In the first week of March, Reuters used location data gathered from smartphones to show a powerful correlation between income and social distancing. The data gathered across millions of American smartphones by Idaho-based Kochava Collective, a company that helps businesses evaluate the effectiveness of online ads, and analysed by MIT elections lab, showed that wealth was a reliable predictor of the the need to commute. By the end of the month, there was greatly reduced travel within higher income counties and neighbourhoods which implied ability to work from home and stock up enough enough daily essentials to stay at home while in poorer districts, there was greater variety in travel habits, implying little choice in the matter: be it as essential workers who had to continue working or workers requiring the income and hence commuting in defiance of local restrictions.
It is data which sees anecdotal but equally similar outcomes around the world as well: According to Quartz, people who live in the low- or middle-income neighborhoods of Africa or Asia’s large cities, or the slums of Latin America, depend on the informal economy. They are often sharing overcrowded quarters, and don’t have a realistic option to stand two meters (six feet) apart. In India, the informal sector contributes half of the GDP in Asia’s third-largest economy. Bloomberg discovered that it employed more than 90% of India’s total workforce – a large proportion of the more than 8.8 million households who live in slums, earning as little as $2 a day as menial workers who don’t have the option to work from home, or avoid public transportation to practice social distancing. All signs point to social distancing being the new luxury.
Introducing CPH-Ø1 Copenhagen Islands: a new type of public space in the Copenhagen Harbour
A new type of public space in the Copenhagen harbour, colloquially referred to as Ø1 (officially named CPH-Ø1) after the Danish single-letter word for island, is fast becoming an architectural and environmental consideration in egalitarian North European states as public policy officials start to plan for life after the coronavirus. The Copenhagen Islands are a not for profit initiative supported by Københavns Kommune, Og Havn and Den Gode Havneliv; Designed by by Marshall Blecher & Studio Fokstrot, the artificial Copenhagen Islands Ø1 are constructed from sustainable and recyclable materials, offering socially distant spaces and eco-systems of their own.
First unveiled in 2018, each island of the artificial archipelago will feature its own greenery providing a self-supportive ecosystem for the insect life that will call it home. The anchor points for the Copenhagen Islands themselves are designed to eventually foster a conducive environment for seaweeds, fish and mollusks to take root. As a result the generous scattering of green spaces in the centre of the city gives the multitudes a space of their own for a brief respite. Initially conceived for climate resilient urbanism, the artificial Copenhagen Islands Ø1 now offer a glimpse of a socially conscious environment in a post-coronavirus world where everyone can gather for a spot of fishing, winter bathing or BBQing, separately.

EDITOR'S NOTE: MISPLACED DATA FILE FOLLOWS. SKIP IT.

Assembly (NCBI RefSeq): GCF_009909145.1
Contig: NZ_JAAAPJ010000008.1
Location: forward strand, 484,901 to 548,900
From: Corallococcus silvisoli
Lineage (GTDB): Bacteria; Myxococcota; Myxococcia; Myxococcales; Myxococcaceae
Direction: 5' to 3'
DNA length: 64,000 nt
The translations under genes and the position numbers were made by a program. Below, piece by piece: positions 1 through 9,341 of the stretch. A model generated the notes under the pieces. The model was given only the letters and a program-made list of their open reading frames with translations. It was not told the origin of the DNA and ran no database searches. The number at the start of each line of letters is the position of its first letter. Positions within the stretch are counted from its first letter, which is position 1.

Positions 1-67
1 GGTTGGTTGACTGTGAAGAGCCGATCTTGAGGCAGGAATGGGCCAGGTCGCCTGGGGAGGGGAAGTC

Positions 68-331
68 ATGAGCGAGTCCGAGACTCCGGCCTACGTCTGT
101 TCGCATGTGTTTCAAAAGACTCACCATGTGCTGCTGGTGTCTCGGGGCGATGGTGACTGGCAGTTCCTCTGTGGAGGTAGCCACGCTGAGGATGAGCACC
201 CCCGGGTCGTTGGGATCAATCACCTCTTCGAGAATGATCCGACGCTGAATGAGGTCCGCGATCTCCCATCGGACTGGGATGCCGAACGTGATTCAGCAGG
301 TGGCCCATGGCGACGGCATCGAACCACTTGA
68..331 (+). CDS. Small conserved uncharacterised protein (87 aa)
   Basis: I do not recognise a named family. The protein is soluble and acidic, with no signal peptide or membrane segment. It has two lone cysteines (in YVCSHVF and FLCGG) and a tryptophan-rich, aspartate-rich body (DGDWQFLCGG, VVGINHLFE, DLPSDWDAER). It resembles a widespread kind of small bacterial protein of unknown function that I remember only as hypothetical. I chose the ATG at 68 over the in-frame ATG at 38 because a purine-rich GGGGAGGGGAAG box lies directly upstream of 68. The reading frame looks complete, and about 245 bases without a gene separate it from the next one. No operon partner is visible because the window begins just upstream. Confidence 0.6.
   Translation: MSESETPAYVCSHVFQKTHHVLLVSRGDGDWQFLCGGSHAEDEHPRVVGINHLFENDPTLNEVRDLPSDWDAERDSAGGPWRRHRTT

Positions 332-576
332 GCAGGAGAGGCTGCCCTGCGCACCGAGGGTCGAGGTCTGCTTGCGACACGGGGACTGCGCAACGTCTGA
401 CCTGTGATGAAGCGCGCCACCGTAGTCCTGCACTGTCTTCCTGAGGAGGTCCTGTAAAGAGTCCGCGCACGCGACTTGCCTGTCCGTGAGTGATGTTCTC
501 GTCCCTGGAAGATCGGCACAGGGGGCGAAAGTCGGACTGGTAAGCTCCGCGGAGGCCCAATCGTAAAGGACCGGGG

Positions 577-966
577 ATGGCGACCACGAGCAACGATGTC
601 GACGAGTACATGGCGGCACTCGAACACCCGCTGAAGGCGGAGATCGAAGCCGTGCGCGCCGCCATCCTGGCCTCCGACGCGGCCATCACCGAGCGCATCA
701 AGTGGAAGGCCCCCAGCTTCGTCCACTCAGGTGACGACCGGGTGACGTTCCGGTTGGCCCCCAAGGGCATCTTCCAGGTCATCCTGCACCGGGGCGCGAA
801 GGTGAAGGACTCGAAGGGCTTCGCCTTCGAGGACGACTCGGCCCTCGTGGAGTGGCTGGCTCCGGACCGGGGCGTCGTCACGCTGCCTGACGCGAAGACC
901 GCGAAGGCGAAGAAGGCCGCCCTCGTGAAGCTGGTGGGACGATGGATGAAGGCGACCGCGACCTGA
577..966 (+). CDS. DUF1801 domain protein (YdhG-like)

Hand built using traditional carpentry techniques by Copenhagen’s south harbour boat-builders, the 25m2 artificial Harbour islands showcases a 6m linden tree at its center will be moved seasonally to cater for demand and events.
Floating Villa Lilypad off Sydney’s Palm Beach Takes Social Distancing to Luxurious Heights
Over in Sydney’s Palm Beach, Villa Lilypad floating just off the shoreline is a literal luxury which high net worth individuals already enjoy. Taking social distancing to a whole new level, Sydney’s Lilypad Palm Beach presents its full service floating villa for the ultimate luxuriously isolated stay. Surrounded by vast oceans and private beaches, guests are treated to world class cuisine, access to on-board wine cellars, and day spa treatments, in a comforting space where innovative design meets traditional craftsmanship.
Offering two curated and all-inclusive luxurious isolated packages, Sydney’s Lilypad Villa guarantees guests no direct human contact throughout the duration of each stay. Ranging anywhere from 3 to 14 nights, each package includes meals prepared offsite by villa’s Head Chef, an onboard wine cellar with a selection of handpicked wines, a private self-drive tender, high speed internet, Netflix, Foxtel, daily breakfast of banana bread and granola fresh fruit salad, an in-room mini-bar stocked with Verve Clicquot Champagne and premium beer, daily laundry and housekeeping services, daily grocery orders, a palatial king sized bed with premium Sheridan sheets, robes and slippers, stand-up paddle boards and fishing rods, plus a booming Bose sound system.
In light of the recent and ongoing global pandemic, the Lilypad villa off Sydney’s Palm Beach has since taken the necessary steps to place shorter duration stays (such as One and Two Nights) on hold up till July 2020. This is due to the introduction of extended cleaning processes and changed guest interaction policies. Worth an estimated AUD$1,800 to $3,500 per night, the Villa Lilypad reassures guests that these short-term booking options will not only be available once again from July 1st onwards, but will return alongside with the addition of other romantic escape packages, available by September 1st.
Contributed reporting by Julia Roxan Nebil